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The History of the Ski Resort of Tignes

Despite difficult climatic conditions, the history of Tignes attests to a human presence since antiquity, thanks to travel routes to the Maurienne valley and Italy. An early village already existed in the Middle Ages and between the mid 16th century and the beginning of the 19th century, its population nearly doubled from 622 to 1164 inhabitants. 

During this period, the commune was made up of several hamlets surrounding the main village and its central square which formed the heart of the community where debates on public affairs took place. The church of Saint Jacques contains altars from the 17th and 18th centuries adorned with painted Cordovan leathers, and gilded Baroque altarpieces. All these treasures can be seen today in the church of Les Boisses. 

Paysage enneigé | Tignes Photograph: Monica Dalmasso

The Beginning of Tourism in Tignes

The first boom in mountain tourism happened around the end of the 19th and beginning of the 20th century. During the Belle Époque, city dwellers came to enjoy the fresh mountain air, but only in summer. The first hotel catering for this summer clientele opened in 1872. 

From 1914, the railway line was extended to Bourg-Saint-Maurice and the road to Tignes was equipped with, among other things, an avalanche protection system. 

In addition to summer tourism, the development of winter sports in Tignes began between the first and second world wars. In 1925, the first chalet refuge opened its doors. It would become a hotel refuge in the 1930s and still exists today. 

In the winter of 1931 to 1932, Tignes received a boost from the weather with 90cm of powder at a time when snow was sorely lacking in Chamonix and Mègeve.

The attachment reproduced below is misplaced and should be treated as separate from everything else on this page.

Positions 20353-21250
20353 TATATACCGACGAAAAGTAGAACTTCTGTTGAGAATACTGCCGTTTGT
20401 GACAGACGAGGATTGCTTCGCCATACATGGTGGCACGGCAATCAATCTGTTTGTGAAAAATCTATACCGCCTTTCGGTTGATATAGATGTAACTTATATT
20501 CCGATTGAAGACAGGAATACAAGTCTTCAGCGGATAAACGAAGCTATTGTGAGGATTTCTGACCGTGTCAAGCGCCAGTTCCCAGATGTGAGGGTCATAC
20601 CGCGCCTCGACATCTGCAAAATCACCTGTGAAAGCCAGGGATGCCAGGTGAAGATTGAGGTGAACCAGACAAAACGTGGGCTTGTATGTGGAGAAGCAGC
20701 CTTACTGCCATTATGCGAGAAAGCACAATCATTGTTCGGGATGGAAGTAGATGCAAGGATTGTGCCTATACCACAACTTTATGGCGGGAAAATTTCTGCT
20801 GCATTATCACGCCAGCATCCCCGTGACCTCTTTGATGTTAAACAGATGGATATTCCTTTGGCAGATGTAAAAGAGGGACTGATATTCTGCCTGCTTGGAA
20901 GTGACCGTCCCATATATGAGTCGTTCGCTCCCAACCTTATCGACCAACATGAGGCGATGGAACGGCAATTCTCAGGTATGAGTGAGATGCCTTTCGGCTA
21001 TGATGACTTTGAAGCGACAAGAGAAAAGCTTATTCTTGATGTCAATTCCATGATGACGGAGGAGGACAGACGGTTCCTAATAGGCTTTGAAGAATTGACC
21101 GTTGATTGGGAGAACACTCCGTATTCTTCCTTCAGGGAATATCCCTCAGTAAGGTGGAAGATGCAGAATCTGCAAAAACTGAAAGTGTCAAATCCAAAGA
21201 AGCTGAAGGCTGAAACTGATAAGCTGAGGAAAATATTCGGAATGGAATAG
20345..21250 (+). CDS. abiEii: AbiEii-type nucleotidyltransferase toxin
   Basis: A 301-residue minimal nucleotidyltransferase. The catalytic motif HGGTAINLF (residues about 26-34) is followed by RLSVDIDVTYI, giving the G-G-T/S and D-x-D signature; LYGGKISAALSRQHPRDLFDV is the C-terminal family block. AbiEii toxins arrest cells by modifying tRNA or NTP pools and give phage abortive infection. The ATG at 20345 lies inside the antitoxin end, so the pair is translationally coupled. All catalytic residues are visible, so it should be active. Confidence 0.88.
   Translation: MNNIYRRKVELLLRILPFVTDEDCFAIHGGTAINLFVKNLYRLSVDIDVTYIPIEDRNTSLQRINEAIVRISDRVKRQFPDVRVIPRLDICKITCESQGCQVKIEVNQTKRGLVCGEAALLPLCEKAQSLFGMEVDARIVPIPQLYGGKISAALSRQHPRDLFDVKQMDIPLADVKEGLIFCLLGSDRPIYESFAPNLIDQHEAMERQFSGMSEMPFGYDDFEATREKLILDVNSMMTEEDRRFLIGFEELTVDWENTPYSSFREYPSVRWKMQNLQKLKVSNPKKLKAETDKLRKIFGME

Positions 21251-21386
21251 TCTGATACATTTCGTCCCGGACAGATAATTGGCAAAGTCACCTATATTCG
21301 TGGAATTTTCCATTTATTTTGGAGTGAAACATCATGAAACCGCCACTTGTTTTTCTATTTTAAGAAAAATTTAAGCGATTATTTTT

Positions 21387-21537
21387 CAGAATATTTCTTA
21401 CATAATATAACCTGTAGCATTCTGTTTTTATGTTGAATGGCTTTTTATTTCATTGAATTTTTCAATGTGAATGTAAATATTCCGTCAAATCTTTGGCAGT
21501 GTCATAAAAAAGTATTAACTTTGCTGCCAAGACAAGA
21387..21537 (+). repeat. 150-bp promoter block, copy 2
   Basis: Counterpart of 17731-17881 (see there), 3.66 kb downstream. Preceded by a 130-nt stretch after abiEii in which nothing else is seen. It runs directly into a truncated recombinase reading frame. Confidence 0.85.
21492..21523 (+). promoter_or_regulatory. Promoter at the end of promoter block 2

During the 1930s, the development of tourism in Tignes took a major step forward with the opening of the first private ski schools, its first sports shop, tourist office, ski club and nine hotels. The most important development was, however, the installation of the first ski lift in March 1936. At 600m in length and with a vertical gain of 70m, the new Rhonas drag lift was the world's longest ski lift at that time. 

Ski competitions were becoming more numerous, but the rural economy was still resistant to the development of tourism. Indeed, the location of Tignes, in a basin with abundant sunshine, made it particularly favourable for high mountain agriculture.

Alpages | Tignes Photograph: Andy Parant

The Chevril Dam: A Traumatic Chapter in the History of Tignes

In 1929, stock market speculation on hydroelectricity led to the proposal of a dam project downstream from Tignes. Construction of the Chevril dam was delayed by the Great Depression and then by the Second World War. 

The local inhabitants, attached to their ancient agricultural way of life, fiercely opposed the project, but their objections were over-ruled and work began in 1947. The dam was one of the largest construction projects in Europe, and especially remarkable due to the high altitude of the site. Funded by the French government and aid from the post-war Marshall Plan, the project employed up to 5,600 workers in 1949. Sadly, hazardous working conditions and the hostile environment resulted in the death of several dozen workers over the course of the project.